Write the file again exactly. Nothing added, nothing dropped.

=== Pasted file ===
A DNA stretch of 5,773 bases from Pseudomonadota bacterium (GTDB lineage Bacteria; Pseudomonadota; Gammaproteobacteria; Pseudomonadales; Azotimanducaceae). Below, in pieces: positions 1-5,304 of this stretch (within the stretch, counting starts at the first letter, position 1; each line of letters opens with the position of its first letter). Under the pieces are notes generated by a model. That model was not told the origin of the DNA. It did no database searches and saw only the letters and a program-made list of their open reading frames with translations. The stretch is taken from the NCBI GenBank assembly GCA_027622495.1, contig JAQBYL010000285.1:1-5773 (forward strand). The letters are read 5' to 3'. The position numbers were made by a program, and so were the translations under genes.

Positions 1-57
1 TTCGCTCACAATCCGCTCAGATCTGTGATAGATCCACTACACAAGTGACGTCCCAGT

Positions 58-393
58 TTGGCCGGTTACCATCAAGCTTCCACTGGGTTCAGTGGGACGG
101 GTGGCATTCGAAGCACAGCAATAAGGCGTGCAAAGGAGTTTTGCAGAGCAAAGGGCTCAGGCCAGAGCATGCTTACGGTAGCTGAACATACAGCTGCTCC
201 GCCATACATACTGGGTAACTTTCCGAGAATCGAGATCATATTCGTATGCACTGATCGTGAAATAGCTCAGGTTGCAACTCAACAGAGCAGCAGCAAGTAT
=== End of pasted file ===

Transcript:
A DNA stretch of 5,773 bases from Pseudomonadota bacterium (GTDB lineage Bacteria; Pseudomonadota; Gammaproteobacteria; Pseudomonadales; Azotimanducaceae). Below, in pieces: positions 1-5,304 of this stretch (within the stretch, counting starts at the first letter, position 1; each line of letters opens with the position of its first letter). Under the pieces are notes generated by a model. That model was not told the origin of the DNA. It did no database searches and saw only the letters and a program-made list of their open reading frames with translations. The stretch is taken from the NCBI GenBank assembly GCA_027622495.1, contig JAQBYL010000285.1:1-5773 (forward strand). The letters are read 5' to 3'. The position numbers were made by a program, and so were the translations under genes.

Positions 1-57
1 TTCGCTCACAATCCGCTCAGATCTGTGATAGATCCACTACACAAGTGACGTCCCAGT

Positions 58-393
58 TTGGCCGGTTACCATCAAGCTTCCACTGGGTTCAGTGGGACGG
101 GTGGCATTCGAAGCACAGCAATAAGGCGTGCAAAGGAGTTTTGCAGAGCAAAGGGCTCAGGCCAGAGCATGCTTACGGTAGCTGAACATACAGCTGCTCC
201 GCCATACATACTGGGTAACTTTCCGAGAATCGAGATCATATTCGTATGCACTGATCGTGAAATAGCTCAGGTTGCAACTCAACAGAGCAGCAGCAAGTAT